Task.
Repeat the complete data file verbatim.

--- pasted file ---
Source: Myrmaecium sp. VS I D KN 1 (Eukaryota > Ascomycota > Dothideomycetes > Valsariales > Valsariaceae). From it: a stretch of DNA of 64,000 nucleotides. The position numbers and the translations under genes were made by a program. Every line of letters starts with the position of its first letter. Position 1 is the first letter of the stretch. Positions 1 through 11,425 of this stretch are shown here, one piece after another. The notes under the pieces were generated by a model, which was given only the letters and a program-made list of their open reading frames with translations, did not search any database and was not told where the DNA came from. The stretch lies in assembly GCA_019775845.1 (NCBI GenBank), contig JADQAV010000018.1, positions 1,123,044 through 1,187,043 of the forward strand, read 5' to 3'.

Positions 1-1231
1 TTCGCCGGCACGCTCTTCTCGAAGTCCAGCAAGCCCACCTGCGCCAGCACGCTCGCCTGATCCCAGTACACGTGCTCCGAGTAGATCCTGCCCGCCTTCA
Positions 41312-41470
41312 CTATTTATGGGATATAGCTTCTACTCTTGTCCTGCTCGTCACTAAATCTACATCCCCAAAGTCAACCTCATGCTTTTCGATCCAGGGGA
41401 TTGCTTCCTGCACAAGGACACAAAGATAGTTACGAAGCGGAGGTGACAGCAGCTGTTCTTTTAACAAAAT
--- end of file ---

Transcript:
Source: Myrmaecium sp. VS I D KN 1 (Eukaryota > Ascomycota > Dothideomycetes > Valsariales > Valsariaceae). From it: a stretch of DNA of 64,000 nucleotides. The position numbers and the translations under genes were made by a program. Every line of letters starts with the position of its first letter. Position 1 is the first letter of the stretch. Positions 1 through 11,425 of this stretch are shown here, one piece after another. The notes under the pieces were generated by a model, which was given only the letters and a program-made list of their open reading frames with translations, did not search any database and was not told where the DNA came from. The stretch lies in assembly GCA_019775845.1 (NCBI GenBank), contig JADQAV010000018.1, positions 1,123,044 through 1,187,043 of the forward strand, read 5' to 3'.

Positions 1-1231
1 TTCGCCGGCACGCTCTTCTCGAAGTCCAGCAAGCCCACCTGCGCCAGCACGCTCGCCTGATCCCAGTACACGTGCTCCGAGTAGATCCTGCCCGCCTTCA
Positions 41312-41470
41312 CTATTTATGGGATATAGCTTCTACTCTTGTCCTGCTCGTCACTAAATCTACATCCCCAAAGTCAACCTCATGCTTTTCGATCCAGGGGA
41401 TTGCTTCCTGCACAAGGACACAAAGATAGTTACGAAGCGGAGGTGACAGCAGCTGTTCTTTTAACAAAAT